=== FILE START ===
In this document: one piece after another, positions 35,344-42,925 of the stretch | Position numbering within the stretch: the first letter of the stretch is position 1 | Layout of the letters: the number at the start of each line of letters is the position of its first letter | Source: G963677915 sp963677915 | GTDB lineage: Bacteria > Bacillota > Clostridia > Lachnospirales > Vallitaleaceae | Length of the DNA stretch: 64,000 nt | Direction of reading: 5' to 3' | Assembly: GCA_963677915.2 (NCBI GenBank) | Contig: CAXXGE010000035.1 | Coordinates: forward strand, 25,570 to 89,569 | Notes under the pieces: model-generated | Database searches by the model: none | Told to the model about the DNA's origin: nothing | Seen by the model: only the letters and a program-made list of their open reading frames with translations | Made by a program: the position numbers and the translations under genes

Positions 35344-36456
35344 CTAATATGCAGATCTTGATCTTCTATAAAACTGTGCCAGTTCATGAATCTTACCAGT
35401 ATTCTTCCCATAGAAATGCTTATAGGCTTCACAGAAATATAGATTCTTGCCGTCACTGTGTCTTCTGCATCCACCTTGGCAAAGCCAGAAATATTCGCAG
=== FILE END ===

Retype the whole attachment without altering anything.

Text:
In this document: one piece after another, positions 35,344-42,925 of the stretch | Position numbering within the stretch: the first letter of the stretch is position 1 | Layout of the letters: the number at the start of each line of letters is the position of its first letter | Source: G963677915 sp963677915 | GTDB lineage: Bacteria > Bacillota > Clostridia > Lachnospirales > Vallitaleaceae | Length of the DNA stretch: 64,000 nt | Direction of reading: 5' to 3' | Assembly: GCA_963677915.2 (NCBI GenBank) | Contig: CAXXGE010000035.1 | Coordinates: forward strand, 25,570 to 89,569 | Notes under the pieces: model-generated | Database searches by the model: none | Told to the model about the DNA's origin: nothing | Seen by the model: only the letters and a program-made list of their open reading frames with translations | Made by a program: the position numbers and the translations under genes

Positions 35344-36456
35344 CTAATATGCAGATCTTGATCTTCTATAAAACTGTGCCAGTTCATGAATCTTACCAGT
35401 ATTCTTCCCATAGAAATGCTTATAGGCTTCACAGAAATATAGATTCTTGCCGTCACTGTGTCTTCTGCATCCACCTTGGCAAAGCCAGAAATATTCGCAG